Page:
You want to build a house and your number one problem is to figure out if you can afford it. I get it.

Unfortunately, this seemingly simple question hardly ever gets an immediate numeric answer.

Shortly, this question is too vague.

If you really want to get an answer, you need to give some contexts and add a few details.
Here is how to do it...

The size of the issue

Just to give you an idea of the level of detail necessary to price the shell of a house, I'm going to throw right here a list of the information a manufacturer needs to know for making a rough estimate:

  • the area of the foundation
  • the number of floors for the house and their area
  • the size and shape of the roof
  • is there any attic space?
  • is the attic warm or cold?
  • the net hight of the rooms
  • the energy performance of walls and roof (is it something you are willing to invest in?)
  • the kind of insulation material to use
  • the type of exterior finish (is it wood? which type? is it plaster? ...)
  • the type of interior finish (is it wood? which type? is it gypsum? ...)
  • the number of windows and their size
  • the material of the windows (is it wood? is it PVC? is it aluminum?)
  • the energy performance of the windows (is it something you are willing to invest in?)
  • the number of rooms in the house
  • the number of bathrooms in the house
  • are there specific fire safety concerns to take into account?
  • are there specific engineering issues to take into account (increased static loads or seismic activity)

...and this is only for the structure of the house!!!

Sidenote: we did not even begin looking into issues like heating, ventilation, electricity... or what kind of interior finishes (paint, tiles, stairs, ...) you'd like to have.
These things should go into your budget but we'll leave them out of this thought exercise since manufacturers usually limit their supply to the structure of the house only.

Granted, manufacturers can offer a "standard" solution to most of the questions above and they probably can start a conversation with you about the size of the house... but they won't.

Why? you ask...
Because you are being "that guy".

Don't be that guy

If you want to be a smart buyer, you need to understand the mindset of the people you are buying from.

These people run businesses and they are concerned with numbers.
In order to get their numbers straight, they need a clear understanding of what you want.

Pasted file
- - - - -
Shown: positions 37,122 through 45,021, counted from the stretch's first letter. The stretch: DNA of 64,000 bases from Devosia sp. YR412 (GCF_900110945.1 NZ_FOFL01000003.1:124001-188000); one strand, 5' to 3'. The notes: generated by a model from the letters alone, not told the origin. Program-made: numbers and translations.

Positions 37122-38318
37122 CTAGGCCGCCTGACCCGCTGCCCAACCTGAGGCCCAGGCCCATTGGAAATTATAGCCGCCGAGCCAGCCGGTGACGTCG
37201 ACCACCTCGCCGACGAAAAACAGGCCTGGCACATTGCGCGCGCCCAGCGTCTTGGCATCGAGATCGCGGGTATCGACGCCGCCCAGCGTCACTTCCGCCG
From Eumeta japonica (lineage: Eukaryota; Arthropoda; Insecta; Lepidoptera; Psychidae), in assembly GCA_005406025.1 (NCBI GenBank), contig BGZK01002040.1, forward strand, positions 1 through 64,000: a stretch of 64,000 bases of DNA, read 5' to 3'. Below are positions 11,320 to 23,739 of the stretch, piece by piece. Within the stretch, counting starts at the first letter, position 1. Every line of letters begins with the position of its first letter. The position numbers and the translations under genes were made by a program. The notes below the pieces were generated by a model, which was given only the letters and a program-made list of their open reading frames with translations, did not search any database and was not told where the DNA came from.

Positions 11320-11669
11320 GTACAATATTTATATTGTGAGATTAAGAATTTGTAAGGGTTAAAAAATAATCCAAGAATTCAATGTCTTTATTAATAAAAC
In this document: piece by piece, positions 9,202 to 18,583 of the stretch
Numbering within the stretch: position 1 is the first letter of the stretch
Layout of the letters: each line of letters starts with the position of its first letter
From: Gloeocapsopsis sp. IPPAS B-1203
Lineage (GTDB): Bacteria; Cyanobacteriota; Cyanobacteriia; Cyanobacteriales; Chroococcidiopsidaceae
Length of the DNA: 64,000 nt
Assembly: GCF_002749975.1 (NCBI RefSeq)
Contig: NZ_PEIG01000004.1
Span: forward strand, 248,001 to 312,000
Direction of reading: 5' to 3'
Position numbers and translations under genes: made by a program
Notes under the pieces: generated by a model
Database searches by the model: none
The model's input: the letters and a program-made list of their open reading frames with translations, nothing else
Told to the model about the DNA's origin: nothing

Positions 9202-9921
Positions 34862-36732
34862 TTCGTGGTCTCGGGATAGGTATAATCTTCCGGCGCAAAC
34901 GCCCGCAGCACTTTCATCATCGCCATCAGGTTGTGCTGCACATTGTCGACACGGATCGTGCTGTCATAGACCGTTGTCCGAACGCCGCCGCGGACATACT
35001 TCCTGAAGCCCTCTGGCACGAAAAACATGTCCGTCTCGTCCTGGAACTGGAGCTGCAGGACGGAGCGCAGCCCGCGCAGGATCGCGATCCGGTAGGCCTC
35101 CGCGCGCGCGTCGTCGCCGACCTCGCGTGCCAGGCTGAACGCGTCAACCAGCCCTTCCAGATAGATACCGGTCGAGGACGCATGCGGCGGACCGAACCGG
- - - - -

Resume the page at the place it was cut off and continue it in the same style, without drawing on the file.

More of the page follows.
They don't like people who come to their door with foggy plans and vague ideas.
For them, that kind of person is a waste of time.

If you knock their door and they see you as that guy, you'll be immediately dismissed.

Your smart move here is to be the other guy, the one with a clear plan.

The smart homebuyer

This guy has a clear idea of what he wants.
He has a preliminary design for his home, in the best-case scenario, he already commissioned it to an architect and he has house plans ready.

Sidenote: having an architectural design ready rules out most of the questions of the list above.

Also, this guy is concerned with the quality and durability of the product he's going to buy.
He thinks long-term, he worries about energy performance and maintenance costs.
He can appreciate a good product.

Everyone in the building industry likes this guy.
Manufacturers, general contractors, electricians...

But why do they like him so much?

Because the smart homebuyer is informed.
He spent time getting knowledge relevant to what he is trying to accomplish.

Supplier and service providers see he is invested in the project and they feel they can trust him to make it happen.

The knowledge he acquired gives him a series of great advantages:

  • he is perceived as trustworthy by all the professionals in the building industry
  • he is perceived as "easy to work with"
  • he has the basic knowledge to evaluate the proposals he gets from all the suppliers and service providers he'll meet on his journey to build his dream home.

Becoming the smart homebuyer

Needless to say, if you want to get your project rolling, you need to step into the shoes of the smart home buyer.